World Bank Group President Robert B. Zoellick said: "Climate change is one of the most complex challenges of our young century. No country is immune. No country alone can take on the interconnected challenges posed by climate change, including difficult political decisions, daunting technological change, and far-reaching global consequences. Changes of this magnitude will require substantial additional finance for adaptation and mitigation, and for intensified research to scale up promising approaches and explore bold ideas. It is crucial that countries integrate development needs with climate actions."
IMF Managing Director Dominique Strauss-Kahn said that the global economic crisis must not distract us from tackling the important issue of climate change. “Sustaining the recovery and putting in place effective climate change policies can be mutually reinforcing with the right policies implemented resolutely,” he said. “Global cooperation, including among international financial institutions, will help countries to confront the challenges from climate change. These require innovative and long-term solutions, which have a part to play in supporting the recovery and sustainable growth. The IMF can assist in its areas of expertise to advise on policies and support countries that are most vulnerable to economic and climate challenges,” Strauss-Kahn noted.
We, the Heads of the MDBs and the IMF, appeal to the Parties to the United Nations Framework Convention on Climate Change (UNFCCC) to agree in Copenhagen the foundations for an ambitious, comprehensive, and equitable global climate change regime that enables all countries to achieve sustainable development along climate-resilient and low greenhouse gas emission-intensive paths. We recognise the primacy of the UNFCCC, whose principles and process we have supported from the start. We endeavour, in accordance with our organizations’ respective mandates, expertise, and resources, to further coordinate our financing and analyses of climate change actions and enable our client partners to maximise the effective use of new financial flows.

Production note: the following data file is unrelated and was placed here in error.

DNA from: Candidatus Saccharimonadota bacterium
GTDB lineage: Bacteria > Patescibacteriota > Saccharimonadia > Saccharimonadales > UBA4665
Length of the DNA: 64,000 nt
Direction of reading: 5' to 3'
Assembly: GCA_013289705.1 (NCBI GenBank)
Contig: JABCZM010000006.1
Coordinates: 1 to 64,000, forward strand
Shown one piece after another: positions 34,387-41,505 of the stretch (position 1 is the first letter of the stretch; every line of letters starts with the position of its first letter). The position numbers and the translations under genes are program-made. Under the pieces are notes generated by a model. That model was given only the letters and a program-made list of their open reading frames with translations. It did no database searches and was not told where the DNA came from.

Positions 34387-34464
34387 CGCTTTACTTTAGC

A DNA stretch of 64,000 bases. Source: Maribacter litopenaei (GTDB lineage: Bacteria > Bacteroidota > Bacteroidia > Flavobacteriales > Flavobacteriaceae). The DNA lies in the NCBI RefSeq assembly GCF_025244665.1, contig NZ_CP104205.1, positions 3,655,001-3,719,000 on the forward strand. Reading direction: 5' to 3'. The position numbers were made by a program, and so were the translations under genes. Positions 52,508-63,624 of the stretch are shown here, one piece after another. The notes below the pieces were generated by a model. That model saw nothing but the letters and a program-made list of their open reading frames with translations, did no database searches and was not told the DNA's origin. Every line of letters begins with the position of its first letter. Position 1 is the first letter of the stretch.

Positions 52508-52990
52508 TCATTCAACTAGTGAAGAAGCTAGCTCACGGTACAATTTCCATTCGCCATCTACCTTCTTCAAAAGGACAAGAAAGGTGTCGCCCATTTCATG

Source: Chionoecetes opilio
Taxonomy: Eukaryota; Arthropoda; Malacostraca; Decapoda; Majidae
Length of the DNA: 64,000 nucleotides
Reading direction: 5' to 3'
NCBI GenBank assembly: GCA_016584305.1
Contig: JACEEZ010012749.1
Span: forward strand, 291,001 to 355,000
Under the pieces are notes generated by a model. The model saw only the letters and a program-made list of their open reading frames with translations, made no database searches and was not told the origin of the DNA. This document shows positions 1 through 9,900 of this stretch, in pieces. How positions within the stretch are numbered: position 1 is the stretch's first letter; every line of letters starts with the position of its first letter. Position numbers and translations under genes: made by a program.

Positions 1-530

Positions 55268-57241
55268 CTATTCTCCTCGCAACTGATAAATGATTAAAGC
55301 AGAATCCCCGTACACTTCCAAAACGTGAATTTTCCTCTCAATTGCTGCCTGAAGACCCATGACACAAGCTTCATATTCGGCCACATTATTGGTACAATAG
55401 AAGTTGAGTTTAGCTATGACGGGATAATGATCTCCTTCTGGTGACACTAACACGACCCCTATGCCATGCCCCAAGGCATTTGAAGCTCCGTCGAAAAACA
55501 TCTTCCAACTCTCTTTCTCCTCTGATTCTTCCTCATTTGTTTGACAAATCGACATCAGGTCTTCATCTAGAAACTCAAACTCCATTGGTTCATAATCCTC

Climate change is a major threat to sustainable development in all regions of the world and, in particular, to the achievement of the Millennium Development Goals (MDGs). Scientific evidence reveals unequivocal proof of the human footprint on the global climate and the adverse impacts that will ensue.
With climate change already happening and with more severe impacts to follow, it is essential that all countries integrate consideration of risks associated with climate change into their planning functions and development strategies. There is an urgent need to support the poorest countries and communities that are most vulnerable and least able to adapt to climate change.
It is critical that developed countries continue to take the lead in the mitigation of climate change by adopting adequate quantitative emissions reduction targets beyond 2012, and support and enable nationally appropriate mitigation actions by developing countries with technology, financing, and capacity-building.
The collective development experience of the MDBs suggests that many opportunities exist in developing countries, in particular in middle-income countries, to reduce greenhouse gas emissions while advancing sustainable development, creating opportunities for further growth, and reducing the impact of, and vulnerability to, climate change.
Ultimately, stabilising atmospheric concentrations of greenhouse gases within safe levels would require adequate, predictable and sustainable financial flows to developing countries, as well as policies in all major economies conducive to the creation of a broadly similar carbon price signal around the world.
Common Objectives from Experience Gained
The MDBs collectively are ready, in collaboration with other International Financial Institutions, UN agencies and other development partners, to build upon their respective mandates, expertise, and resources to help countries and their public and private sectors respond to the challenge of climate change while achieving the MDGs. To this end, we endeavour to:
• Help developing countries, in particular the least developed countries, adapt to climate change and strengthen the climate resilience of their development processes;
• Help ensure that the world economy develops along a sustainable greenhouse gas emissions pathway;
• Promote sustainable development, respecting human rights, in all client countries, and help developing countries achieve the MDGs;